As a public servant, nothing less than the highest sense of honesty and integrity is expected of the respondent at all times.26 She should be the personification of the principle that public office is a public trust.27 The respondent unfortunately fell extremely short of the standards that should have governed her life as a public servant. By soliciting money from the complainant, she committed a crime and an act of serious impropriety that tarnished the honor and dignity of the judiciary and deeply affected the people’s confidence in it. She committed an ultimate betrayal of the duty to uphold the dignity and authority of the judiciary by peddling influence to litigants, thereby creating the impression that decision can be bought and sold.28

The Court has never wavered in its vigilance in eradicating the so-called “bad-eggs” in the judiciary.29 We have been resolute in our drive to discipline and, if warranted, to remove from the service errant magistrates, employees and even Justices of higher collegiate appellate courts for any infraction that gives the Judiciary a bad name. To stress our earnestness in this pursuit, we have, in fact, been unflinching in imposing discipline on errant personnel or in purging the ranks of those undeserving to remain in the service.30

WHEREFORE, the Court finds respondent Rosalie B. Maranan, Court Stenographer III, Regional Trial Court, Branch 20, Imus, Cavite, GUILTY of Grave Misconduct and Conduct Prejudicial to the Best Interest of the Service and is accordingly DISMISSED from the service, with prejudice to re-employment in any government agency including government-owned or controlled corporations. Her retirement benefits, except accrued leave credits are ordered forfeited. This decision shall be immediately executory.

The Court further Resolves to REQUIRE Judge Fernando L. Felicen, Regional Trial Court, Branch 20, Imus, Cavite and Atty. Renante C. Bihasa, to file their Comments on their alleged participation in the anomalous activities of the respondent, within fifteen (15) days from notice. This directive is without prejudice to the investigation of all or selected employees and officials of the Branch, who may have participated in anomalous transactions relating to annulment of marriage.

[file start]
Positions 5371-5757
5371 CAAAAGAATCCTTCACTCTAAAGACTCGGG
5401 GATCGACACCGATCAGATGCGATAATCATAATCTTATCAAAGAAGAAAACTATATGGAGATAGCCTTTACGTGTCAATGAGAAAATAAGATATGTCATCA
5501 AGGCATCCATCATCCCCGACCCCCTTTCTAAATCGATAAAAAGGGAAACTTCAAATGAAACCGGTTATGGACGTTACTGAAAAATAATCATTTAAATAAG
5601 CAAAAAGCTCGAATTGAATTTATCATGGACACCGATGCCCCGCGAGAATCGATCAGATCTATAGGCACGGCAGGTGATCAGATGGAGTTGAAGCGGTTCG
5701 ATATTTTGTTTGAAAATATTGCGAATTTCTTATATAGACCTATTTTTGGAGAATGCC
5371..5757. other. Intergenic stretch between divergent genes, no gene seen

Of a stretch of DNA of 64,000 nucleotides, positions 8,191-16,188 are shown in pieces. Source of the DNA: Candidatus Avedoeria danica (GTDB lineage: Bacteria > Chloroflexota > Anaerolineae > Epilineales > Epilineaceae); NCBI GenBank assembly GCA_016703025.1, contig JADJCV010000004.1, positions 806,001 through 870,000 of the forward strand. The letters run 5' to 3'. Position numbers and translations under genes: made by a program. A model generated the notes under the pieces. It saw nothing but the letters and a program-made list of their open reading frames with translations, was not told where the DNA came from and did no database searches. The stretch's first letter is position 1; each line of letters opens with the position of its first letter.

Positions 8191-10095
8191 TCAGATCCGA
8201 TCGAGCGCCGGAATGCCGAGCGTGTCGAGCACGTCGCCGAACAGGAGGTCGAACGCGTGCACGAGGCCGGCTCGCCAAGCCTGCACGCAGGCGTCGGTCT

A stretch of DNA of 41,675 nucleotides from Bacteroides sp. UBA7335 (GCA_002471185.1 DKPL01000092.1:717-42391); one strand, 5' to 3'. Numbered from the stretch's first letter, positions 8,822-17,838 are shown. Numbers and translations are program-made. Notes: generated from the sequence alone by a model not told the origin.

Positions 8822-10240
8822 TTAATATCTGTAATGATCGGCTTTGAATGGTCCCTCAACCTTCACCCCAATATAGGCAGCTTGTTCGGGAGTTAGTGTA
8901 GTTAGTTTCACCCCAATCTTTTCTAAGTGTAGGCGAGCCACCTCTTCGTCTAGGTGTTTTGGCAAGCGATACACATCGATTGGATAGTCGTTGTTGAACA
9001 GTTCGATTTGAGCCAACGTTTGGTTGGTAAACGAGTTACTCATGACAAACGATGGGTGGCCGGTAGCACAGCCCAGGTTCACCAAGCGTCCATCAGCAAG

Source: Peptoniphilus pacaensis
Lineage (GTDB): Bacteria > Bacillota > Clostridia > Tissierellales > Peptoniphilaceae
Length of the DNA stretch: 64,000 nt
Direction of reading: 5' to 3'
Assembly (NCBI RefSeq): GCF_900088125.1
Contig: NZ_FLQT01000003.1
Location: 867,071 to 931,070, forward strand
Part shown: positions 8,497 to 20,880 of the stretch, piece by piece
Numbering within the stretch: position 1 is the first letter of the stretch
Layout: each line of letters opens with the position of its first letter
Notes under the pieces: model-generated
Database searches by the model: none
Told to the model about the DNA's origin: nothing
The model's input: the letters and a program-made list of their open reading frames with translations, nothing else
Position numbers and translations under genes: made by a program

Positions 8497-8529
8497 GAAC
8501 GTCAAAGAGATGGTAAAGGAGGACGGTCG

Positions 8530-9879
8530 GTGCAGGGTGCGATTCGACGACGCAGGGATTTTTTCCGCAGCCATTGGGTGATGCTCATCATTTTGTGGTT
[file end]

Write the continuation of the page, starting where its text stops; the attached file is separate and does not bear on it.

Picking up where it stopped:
The Office of the Court Administrator is hereby directed to submit to this Court, within thirty (30) days, a list of the annulment of marriage decisions of Judge Fernando L. Felicen for the past ten (10) years, indicating therein the judgments made and the names of participating lawyers and prosecutors.

The Office of the Chief Attorney shall analyze the submitted data, including the records of and the proceedings in the listed cases, and recommend to the Court the actions it should take in the event a pattern of corruption involving annulment of marriage cases emerges. The Office of the Chief Attorney is given ninety (90) days from receipt of the Office of the Court Administrator’s list, within which to submit its recommendations to the Court.

The Office of the Court Administrator shall likewise refer this administrative case and its records to the Ombudsman for whatever action it may take within its jurisdiction.

SO ORDERED.

Sereno, (Chief Justice), Carpio, Velasco, Jr., Leonardo-De Castro, Brion, Del Castillo, Villarama, Jr., Perez, Mendoza, Reyes, Perlas-Bernabe, Leonen, and Jardeleza, JJ., concur.
Peralta, and Bersamin, JJ., on leave.

Endnotes:


1Rollo, pp. 7-11.

2 Id. at 13-19.

3 Id. at 20.

4 Id. at 71-73.

5 Id. at 21-22.

6 Id. at 23.

7 Id. at 26-30.

8 Id. at 36.

9 Id. at 41-49.

10 Id. at 75.

11 Id. at 78-80.

12 Id. at 86.

13 Id. at 89-97.

14 Short Messages Service.

15Rollo, p. 13.

16 Id. at 29.

17 Id. at 31-33.

18 Id. at 33

19 Id. at 18.

20 Sec. 1(k), Rule 2, A.M. No. 01-7-01-SC - Re: Rules on Electronic Evidence, dated July 17, 2001.

21 Id., Section 2, Rule 11.

22Rollo, p. 51.

23 Id. at 21-22.

24 Id. at 2-3 and 69-70.

25Nuez v. Cruz-Apao, A.M. No. CA-05-18-P, April 12, 2005, 455 SCRA 288, 300.

26Narag v. Manio, A.M. No. P-08-2579, June 22, 2009, 590 SCRA 206, 211.

27 Id.

28Canlas-Bartolome v. Manio, A.M. No. P-07-2397, December 4, 2007, 539 SCRA 333, 339-340; Narag v. Manio, id at 211-212; Mendoza v. Tiongson, A.M. No. P-90-454, December 17, 1996, 265 SCRA 653, 655; and Fabian v. Galo, A.M. No. P-96-1214, June 10, 2003, 403 SCRA 375, 379.

29Mendoza v. Tiongson, supra note 28 and Fabian v. Galo, supra note 28.

30Fabian v. Galo, supra note 28; Mallonga v. Manio, A.M. No. P-07-2298, April 24, 2009, 586 SCRA 335, 341.
HomeJurisprudenceSupreme Court Decisions1940 : Philippine Supreme Court DecisionsNovember 1940 : Philippine Supreme Court DecisionsTop of Page